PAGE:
When you hear it thunder, don’t run under a tree, as Paul Janensch tells us in this Treasure Coast Essay.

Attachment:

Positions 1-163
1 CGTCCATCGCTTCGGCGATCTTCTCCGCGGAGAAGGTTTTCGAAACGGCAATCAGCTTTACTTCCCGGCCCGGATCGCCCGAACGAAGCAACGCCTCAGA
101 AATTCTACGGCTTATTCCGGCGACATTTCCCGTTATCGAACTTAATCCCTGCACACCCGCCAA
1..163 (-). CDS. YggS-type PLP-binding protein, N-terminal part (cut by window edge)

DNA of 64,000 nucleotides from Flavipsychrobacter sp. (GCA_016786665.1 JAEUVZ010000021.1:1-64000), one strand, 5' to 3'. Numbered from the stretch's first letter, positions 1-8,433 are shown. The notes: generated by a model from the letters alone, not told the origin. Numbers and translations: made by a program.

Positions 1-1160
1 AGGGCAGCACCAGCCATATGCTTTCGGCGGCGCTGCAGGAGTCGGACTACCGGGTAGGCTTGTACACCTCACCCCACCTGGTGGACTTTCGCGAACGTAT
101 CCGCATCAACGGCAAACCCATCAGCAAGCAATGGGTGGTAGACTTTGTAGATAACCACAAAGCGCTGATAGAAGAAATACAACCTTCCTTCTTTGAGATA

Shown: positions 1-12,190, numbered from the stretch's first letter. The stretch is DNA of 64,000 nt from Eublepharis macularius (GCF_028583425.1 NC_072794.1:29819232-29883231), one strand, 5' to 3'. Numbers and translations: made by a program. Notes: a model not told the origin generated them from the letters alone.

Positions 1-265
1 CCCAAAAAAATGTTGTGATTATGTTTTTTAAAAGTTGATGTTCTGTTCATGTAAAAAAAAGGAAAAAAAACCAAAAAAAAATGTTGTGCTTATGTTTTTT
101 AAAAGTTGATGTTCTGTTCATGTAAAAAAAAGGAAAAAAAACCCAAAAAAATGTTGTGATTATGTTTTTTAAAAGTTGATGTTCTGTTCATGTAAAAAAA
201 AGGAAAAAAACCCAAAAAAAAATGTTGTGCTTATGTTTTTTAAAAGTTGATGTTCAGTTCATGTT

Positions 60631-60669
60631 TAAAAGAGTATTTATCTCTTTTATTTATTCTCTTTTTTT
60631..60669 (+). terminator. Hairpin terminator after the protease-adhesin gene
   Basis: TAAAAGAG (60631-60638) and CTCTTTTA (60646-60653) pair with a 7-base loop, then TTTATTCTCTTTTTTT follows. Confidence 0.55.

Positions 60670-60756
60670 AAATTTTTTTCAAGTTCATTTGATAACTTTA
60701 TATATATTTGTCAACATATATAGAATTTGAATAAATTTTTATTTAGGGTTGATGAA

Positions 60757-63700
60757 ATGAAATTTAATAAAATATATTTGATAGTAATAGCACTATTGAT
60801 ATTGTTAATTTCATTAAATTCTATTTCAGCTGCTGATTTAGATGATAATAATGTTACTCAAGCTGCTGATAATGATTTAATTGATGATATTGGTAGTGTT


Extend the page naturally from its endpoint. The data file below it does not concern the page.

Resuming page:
Lightning is like a femme fatale in a 1940s film noir – beautiful but deadly. Think Barbara Stanwyck in “Double Indemnity.” Fred MacMurray is attracted to her, but we know he should stay away. It’s the same with lightning. Summer is the lightning season, and Florida is the lightning capital of the U.S. On June 14th, a man and his son were five miles off Fort Pierce when a bolt of lightning struck their boat. The man was injured. The vessel’s motor and electronics were knocked out. Fortunately, the Coast Guard came to their rescue. But not everyone is so lucky. On the average, according to the National Weather Service, lightning in Florida kills six and injures 39 each year. Yes, a lightning storm can be more sensational than a fireworks show. But do not stay outside to watch it. No place where you are exposed is safe when a thunderstorm is near. Get out of the water and away from the beach. Get off the golf course and away from tall trees. Find protective shelter, such as a solid building with electricity and plumbing or an enclosed, metal-topped vehicle with the windows up. Stay there at least 30 minutes after you hear the last clap of thunder. I don’t want to give away the ending of “Double Indemnity,” but it is not a happy one for Fred MacMurray. For 88.9 FM, this is Paul Janensch.